Anchor Robert Siegel explained that while Cathy McMorris Rodgers gave the official GOP response, Sen. Mike Lee had a Tea Party response, and Paul had an online video response. Cornish began the interview by asking, “How do you convince the independent voter out there who sees this kind of mishmash of responses from various Republicans and no definitive agenda?”
Wade Goodwyn, who hyped Wendy Davis's pro-abortion filibuster as a "ray of light" for Texas Democrats, slanted toward the left in a Tuesday item on NPR.org about the controversy surrounding Marlise Munoz and her unborn baby. Goodwyn asserted that the hospital, which sought to keep Munoz on life support until the baby could be born, was in the wrong: "The hospital's defense of its conduct was a tortured interpretation of the Texas Advance Directives Act."
The journalist, who once worked as a left-wing community organizer, also likened the baby, who was injured when Munoz suffered her life-ending malady, to a mere body part:
On Friday, as I noted on Saturday, New York Governor Andrew Cuomo told public radio's Susan Arbetter that "extreme conservatives" – that is, people who are pro-life, understand the clear meaning of the Second Amendment, or wish to keep marriage as it has traditionally been defined – "have no place in the state of New York, because that’s not who New Yorkers are." Note well that Cuomo's remarks are still not news at the Associated Press's national site.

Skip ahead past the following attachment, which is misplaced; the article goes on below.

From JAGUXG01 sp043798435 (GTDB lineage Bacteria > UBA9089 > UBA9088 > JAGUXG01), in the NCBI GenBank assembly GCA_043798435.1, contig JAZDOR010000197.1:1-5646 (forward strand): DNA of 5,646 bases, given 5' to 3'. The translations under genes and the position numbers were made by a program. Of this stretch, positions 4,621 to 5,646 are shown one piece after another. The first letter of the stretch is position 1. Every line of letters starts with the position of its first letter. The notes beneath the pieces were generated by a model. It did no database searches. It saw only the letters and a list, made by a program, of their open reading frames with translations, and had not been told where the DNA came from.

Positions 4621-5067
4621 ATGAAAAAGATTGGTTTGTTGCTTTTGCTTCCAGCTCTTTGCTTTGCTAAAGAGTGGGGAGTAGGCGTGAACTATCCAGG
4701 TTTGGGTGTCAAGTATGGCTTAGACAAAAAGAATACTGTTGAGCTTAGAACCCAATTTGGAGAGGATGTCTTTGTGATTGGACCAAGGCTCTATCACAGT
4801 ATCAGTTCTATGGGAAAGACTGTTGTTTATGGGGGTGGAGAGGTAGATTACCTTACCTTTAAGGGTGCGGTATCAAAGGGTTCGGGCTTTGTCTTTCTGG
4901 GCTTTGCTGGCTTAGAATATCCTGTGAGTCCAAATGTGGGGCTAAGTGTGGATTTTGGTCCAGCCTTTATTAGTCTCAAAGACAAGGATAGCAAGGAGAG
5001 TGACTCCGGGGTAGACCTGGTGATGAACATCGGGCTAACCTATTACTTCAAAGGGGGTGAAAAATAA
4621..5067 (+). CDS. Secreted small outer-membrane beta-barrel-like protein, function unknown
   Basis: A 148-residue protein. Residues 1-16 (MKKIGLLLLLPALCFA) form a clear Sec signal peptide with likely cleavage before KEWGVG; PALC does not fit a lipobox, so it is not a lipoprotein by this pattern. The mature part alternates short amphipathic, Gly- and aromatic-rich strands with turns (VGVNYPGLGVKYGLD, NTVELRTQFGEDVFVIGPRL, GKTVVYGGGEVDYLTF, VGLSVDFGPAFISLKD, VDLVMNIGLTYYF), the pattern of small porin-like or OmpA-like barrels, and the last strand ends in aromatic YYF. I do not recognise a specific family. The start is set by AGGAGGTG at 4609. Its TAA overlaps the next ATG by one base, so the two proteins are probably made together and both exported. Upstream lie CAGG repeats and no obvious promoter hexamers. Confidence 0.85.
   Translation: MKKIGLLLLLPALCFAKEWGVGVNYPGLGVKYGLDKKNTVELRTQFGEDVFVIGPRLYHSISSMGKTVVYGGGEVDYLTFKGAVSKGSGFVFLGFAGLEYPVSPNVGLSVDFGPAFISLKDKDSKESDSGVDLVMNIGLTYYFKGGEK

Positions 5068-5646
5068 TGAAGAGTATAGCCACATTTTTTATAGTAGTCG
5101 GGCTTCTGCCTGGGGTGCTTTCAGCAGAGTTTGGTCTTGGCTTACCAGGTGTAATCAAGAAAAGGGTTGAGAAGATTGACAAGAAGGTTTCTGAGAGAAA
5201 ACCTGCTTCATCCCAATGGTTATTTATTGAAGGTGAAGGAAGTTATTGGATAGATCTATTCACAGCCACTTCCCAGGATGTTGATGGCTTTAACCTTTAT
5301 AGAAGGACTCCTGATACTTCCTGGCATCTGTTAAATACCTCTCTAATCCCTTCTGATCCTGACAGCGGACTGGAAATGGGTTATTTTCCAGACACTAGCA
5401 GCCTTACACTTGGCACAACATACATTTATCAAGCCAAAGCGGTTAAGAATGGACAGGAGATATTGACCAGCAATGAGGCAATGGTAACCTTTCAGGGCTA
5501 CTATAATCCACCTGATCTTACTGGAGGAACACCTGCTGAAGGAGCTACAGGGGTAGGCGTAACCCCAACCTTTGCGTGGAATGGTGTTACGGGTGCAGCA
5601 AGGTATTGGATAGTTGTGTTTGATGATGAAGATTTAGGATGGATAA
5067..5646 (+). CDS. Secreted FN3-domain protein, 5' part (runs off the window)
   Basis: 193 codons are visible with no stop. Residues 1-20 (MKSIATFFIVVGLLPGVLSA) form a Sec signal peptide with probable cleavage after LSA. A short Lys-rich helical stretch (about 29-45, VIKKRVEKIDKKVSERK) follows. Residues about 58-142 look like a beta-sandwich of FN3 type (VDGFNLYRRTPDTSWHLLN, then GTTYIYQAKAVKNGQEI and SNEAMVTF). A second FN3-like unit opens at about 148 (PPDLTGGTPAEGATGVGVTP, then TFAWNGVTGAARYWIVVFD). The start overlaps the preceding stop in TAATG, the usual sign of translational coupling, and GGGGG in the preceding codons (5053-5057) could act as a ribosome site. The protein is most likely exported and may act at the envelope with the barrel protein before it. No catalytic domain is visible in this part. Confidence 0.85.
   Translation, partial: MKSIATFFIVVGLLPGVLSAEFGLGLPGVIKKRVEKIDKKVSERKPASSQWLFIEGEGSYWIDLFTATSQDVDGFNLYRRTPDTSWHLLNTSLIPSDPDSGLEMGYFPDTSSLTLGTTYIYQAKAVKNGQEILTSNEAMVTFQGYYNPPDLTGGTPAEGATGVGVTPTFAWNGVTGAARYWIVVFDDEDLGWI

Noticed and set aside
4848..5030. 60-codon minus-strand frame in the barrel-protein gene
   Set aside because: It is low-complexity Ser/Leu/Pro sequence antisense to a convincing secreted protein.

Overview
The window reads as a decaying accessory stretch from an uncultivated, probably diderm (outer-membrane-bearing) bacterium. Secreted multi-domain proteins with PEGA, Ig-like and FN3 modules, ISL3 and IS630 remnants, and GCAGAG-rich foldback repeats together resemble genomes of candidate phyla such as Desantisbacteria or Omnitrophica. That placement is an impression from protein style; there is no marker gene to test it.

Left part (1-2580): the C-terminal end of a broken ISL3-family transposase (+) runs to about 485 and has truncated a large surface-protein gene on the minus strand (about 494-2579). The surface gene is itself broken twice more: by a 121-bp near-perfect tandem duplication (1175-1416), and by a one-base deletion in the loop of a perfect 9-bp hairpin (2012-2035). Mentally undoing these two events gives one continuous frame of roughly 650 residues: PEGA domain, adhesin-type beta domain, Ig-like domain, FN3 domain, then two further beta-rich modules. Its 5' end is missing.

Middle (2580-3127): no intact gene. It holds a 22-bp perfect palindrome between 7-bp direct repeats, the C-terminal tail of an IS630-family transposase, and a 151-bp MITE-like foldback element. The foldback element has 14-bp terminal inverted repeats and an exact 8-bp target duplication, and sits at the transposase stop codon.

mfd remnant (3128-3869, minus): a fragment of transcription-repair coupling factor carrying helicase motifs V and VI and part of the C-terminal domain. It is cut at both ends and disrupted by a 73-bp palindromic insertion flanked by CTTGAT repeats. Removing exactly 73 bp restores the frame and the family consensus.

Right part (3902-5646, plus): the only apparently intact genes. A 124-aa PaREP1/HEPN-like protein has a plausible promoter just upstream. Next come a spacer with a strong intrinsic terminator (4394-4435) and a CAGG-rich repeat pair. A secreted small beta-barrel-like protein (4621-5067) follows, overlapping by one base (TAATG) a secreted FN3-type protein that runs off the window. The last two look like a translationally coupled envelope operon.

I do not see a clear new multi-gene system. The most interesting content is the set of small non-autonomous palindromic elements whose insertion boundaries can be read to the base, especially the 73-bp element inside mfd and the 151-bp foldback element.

On Sunday, Cuomo's people sent and released an "open letter" containing a very inaccurate transcription of the original interview accusing the New York Post's Aaron Short of being "entirely reckless with facts and the truth" in his report ("Gov. Cuomo to conservatives: Leave NY!"). As I demonstrated on Monday, the only reasonable interpretation of what Cuomo said is that Republican Party members who hold any one of the three positions noted in the previous paragraph "have no place in the state of New York." In the past several days, the matter has escalated. The Post has continued to cover the story – that's what newspapers are supposed to do – while, in an extraordinary move, the Counsel to the Governor has entered the fray with what can only be interpreted as threatening language.
Rachel Martin, anchor of NPR’s “Weekend Edition Sunday” rocked her Sunday morning six weeks ago by hailing the religion-bashing punks of Bad Religion deconstructing religious Christmas carols like a "Monty Python skit." On this Sunday, Martin hailed “Laura Jane Grace, transgendered punk,” the lead singer of the band Against Me!